November 20, 2020 - 4:32pm

The Government’s announcement yesterday of the greatest budget increase for the armed forces since the Cold War came as a pleasant surprise after the dark mutterings of cuts that have surrounded the forthcoming SDSR. At his best — and admittedly at his worst — the Prime Minister is given to announcing grand, ambitious infrastructural projects, and in this case his pledge to make the UK “the foremost naval power in Europe” is both welcome and achievable. 

Johnson was surely correct to observe that “the international situation is more perilous and more intensely competitive than at any time since the Cold War,” and as an island nation dependent on the free flow of world trade, reversing the decades of cuts which saw our surface fleet dwindle to dangerously thin levels is an unalloyed good.

What this means for Britain’s strategic posture is not entirely clear: if the emphasis on the Navy is reflected by a de-emphasis on the Army, perhaps including a reduction in the size of our armoured force, then it implies we do not intend our future NATO role to be centred on a significant deployment to Eastern Europe to deter potential Russian aggression. This is not a bad thing in itself, and has been urged by some defence analysts for some time — Poland is already modernising its armed forces for just such a role, and we can expect the incoming Biden administration to continue Trump’s chiding of Germany for shirking its NATO responsibilities in this area.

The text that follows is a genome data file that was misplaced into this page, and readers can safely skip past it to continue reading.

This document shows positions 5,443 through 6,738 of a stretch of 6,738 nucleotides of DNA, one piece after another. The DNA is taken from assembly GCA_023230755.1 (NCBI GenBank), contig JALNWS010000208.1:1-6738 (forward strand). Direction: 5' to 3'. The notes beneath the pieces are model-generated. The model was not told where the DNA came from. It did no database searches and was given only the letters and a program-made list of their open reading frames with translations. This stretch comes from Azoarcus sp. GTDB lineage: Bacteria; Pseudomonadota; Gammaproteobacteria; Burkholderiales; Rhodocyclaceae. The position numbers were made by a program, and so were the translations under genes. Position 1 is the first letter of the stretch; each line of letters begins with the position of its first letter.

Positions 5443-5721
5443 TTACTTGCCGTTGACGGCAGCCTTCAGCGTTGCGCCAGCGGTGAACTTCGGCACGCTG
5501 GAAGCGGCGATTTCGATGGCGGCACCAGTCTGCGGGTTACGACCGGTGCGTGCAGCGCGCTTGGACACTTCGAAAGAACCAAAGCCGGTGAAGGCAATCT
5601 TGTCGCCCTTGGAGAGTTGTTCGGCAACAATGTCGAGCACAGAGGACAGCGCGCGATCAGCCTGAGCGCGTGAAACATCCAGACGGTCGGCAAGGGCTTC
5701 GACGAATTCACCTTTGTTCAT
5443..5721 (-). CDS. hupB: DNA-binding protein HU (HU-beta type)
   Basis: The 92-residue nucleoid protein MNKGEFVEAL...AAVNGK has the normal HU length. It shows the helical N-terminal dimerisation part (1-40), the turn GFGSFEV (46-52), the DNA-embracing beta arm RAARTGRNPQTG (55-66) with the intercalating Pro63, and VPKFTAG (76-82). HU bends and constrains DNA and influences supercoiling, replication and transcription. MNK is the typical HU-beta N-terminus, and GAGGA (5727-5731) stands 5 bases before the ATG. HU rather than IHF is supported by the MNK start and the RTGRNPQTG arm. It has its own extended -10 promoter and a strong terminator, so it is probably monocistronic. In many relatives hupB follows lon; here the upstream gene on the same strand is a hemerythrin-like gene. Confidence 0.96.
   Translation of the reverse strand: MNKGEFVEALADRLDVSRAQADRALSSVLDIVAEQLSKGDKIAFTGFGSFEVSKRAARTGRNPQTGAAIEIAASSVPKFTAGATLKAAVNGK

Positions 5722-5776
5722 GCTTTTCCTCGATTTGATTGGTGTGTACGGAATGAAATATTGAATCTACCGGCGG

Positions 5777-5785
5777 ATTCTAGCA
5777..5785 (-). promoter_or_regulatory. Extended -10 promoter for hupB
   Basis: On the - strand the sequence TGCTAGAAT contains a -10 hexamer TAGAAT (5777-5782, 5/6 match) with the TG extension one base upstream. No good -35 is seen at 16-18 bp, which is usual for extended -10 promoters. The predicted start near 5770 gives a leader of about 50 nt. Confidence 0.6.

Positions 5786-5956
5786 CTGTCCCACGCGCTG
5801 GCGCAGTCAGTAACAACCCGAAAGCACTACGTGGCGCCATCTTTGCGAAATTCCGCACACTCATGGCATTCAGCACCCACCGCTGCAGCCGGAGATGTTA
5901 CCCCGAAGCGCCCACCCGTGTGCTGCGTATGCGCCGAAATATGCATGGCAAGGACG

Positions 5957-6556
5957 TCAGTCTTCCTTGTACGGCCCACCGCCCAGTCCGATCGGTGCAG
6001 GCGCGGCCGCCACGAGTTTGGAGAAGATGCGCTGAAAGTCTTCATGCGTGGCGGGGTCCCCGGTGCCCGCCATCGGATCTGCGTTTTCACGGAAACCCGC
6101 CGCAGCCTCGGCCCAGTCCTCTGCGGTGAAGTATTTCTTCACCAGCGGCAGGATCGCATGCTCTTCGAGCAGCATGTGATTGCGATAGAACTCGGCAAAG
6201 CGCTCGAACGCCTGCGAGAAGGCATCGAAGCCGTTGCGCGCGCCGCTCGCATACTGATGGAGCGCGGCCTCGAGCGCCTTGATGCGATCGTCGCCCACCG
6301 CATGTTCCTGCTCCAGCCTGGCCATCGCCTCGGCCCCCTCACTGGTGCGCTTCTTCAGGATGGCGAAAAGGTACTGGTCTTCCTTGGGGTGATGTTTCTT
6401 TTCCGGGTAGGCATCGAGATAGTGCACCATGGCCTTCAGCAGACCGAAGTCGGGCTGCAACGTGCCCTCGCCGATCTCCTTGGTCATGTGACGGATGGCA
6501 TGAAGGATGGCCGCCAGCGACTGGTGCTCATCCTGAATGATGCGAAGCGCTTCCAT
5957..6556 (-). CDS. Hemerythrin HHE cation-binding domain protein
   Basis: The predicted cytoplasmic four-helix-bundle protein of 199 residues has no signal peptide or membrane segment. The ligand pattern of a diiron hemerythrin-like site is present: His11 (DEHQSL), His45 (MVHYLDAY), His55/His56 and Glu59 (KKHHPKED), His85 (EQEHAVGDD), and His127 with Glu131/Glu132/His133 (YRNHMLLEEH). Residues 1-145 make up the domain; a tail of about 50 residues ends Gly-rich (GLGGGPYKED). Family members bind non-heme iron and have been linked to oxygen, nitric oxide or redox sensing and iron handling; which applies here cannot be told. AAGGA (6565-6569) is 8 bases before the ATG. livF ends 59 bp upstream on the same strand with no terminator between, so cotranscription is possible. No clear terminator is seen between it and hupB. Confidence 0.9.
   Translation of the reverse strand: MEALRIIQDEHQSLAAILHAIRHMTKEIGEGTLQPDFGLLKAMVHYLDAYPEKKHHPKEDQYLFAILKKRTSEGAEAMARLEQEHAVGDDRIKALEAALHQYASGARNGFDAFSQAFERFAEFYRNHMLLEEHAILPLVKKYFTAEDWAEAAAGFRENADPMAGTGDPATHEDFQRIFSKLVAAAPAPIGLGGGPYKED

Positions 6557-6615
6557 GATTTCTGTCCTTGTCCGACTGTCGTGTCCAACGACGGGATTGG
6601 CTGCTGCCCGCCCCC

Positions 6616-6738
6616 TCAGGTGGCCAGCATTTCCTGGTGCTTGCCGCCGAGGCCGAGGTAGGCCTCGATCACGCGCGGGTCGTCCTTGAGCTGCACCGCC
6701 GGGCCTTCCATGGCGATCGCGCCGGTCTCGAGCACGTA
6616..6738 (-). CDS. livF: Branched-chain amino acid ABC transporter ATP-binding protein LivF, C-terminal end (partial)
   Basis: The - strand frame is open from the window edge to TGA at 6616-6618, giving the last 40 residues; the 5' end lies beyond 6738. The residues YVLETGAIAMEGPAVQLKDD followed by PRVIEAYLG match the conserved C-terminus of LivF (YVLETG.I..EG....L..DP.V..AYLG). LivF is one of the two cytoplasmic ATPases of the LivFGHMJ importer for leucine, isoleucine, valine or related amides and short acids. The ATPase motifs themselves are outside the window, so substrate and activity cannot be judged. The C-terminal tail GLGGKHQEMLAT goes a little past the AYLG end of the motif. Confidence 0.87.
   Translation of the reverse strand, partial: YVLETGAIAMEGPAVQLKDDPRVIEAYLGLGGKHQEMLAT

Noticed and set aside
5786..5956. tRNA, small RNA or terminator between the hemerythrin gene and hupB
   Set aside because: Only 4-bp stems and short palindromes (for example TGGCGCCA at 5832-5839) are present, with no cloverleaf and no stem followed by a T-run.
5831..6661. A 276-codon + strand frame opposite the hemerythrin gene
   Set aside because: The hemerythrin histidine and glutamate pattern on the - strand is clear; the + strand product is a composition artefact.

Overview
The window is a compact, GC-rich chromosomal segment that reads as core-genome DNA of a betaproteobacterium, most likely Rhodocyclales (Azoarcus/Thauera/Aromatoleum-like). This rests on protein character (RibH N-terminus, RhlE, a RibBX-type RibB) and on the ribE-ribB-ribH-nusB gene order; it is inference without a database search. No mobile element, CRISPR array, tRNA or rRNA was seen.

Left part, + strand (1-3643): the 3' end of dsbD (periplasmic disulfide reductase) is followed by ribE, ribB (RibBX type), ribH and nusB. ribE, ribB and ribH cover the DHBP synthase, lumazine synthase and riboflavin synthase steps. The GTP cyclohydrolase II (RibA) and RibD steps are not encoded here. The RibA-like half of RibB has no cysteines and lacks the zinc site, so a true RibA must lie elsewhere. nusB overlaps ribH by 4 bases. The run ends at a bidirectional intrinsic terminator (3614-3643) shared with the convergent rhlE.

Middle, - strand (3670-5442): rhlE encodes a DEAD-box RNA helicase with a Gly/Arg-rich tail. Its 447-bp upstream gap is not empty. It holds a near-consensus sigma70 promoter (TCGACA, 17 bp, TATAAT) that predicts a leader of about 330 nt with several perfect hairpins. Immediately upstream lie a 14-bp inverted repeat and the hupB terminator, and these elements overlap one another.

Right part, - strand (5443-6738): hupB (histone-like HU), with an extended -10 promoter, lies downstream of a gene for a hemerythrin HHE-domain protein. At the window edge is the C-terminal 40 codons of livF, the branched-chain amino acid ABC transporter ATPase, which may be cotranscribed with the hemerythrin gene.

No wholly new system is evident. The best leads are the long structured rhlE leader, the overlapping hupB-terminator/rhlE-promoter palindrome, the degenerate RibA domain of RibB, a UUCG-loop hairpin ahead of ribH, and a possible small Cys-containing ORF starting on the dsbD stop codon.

Similarly, we can hope that the emphasis on sea power will allow our planners time to decide what it is we want the Army to do in future, and give us breathing space to rebuild our creaking military infrastructure. We are living through a period of rapid technological change likely to dramatically change the battlespace of the near future, as shown by the recently concluded war in Karabakh, and space to coolly assess its full implications is not necessarily a bad thing. The deployment of a new generation of combat drones by the middle-sized powers likely to be our future adversaries presents a challenge without a clear solution, and Johnson’s pledge to invest in defence research and development, including Directed Energy Weapons and accelerated space research, is an encouraging sign.

As a predominantly naval power, if this is the plan, Britain will have two potential roles around which our grand strategy will revolve. The first is a modest task as a North Atlantic power, protecting the sea lanes around our home islands and up to the high Arctic, which is a realistic and modest aspiration likely to be encouraged by the US. The second aspiration — implied by Johnson’s urging us not to “curl up in our island” — is as a force projecting, expeditionary power, likely focussed on the Pacific and Far East, a declaration of intent shown by the deployment of the new Carrier Strike Group East of Suez next year.

As I’ve argued in these pages, we should be wary of Global Britain rhetoric pushing us into a future naval confrontation with China. China’s naval arms race with the US will be one of the central facts of the coming decades of great power rivalry, and British prime ministers of the near future will likely find themselves urged to take part in a subordinate role. The greater our naval capacity, the greater the temptation to use it, whether or not it’s in our national interest to do so.

Yesterday’s announcement was a welcome sign that Britain’s leadership is taking defence seriously once again, and is to be commended: but a coherent strategic vision is the other great gap in Britain’s defence planning, and we can hope that clarity on our future role as an upper-second tier power will also soon be forthcoming.

Aris Roussinos is an UnHerd columnist and a former war reporter.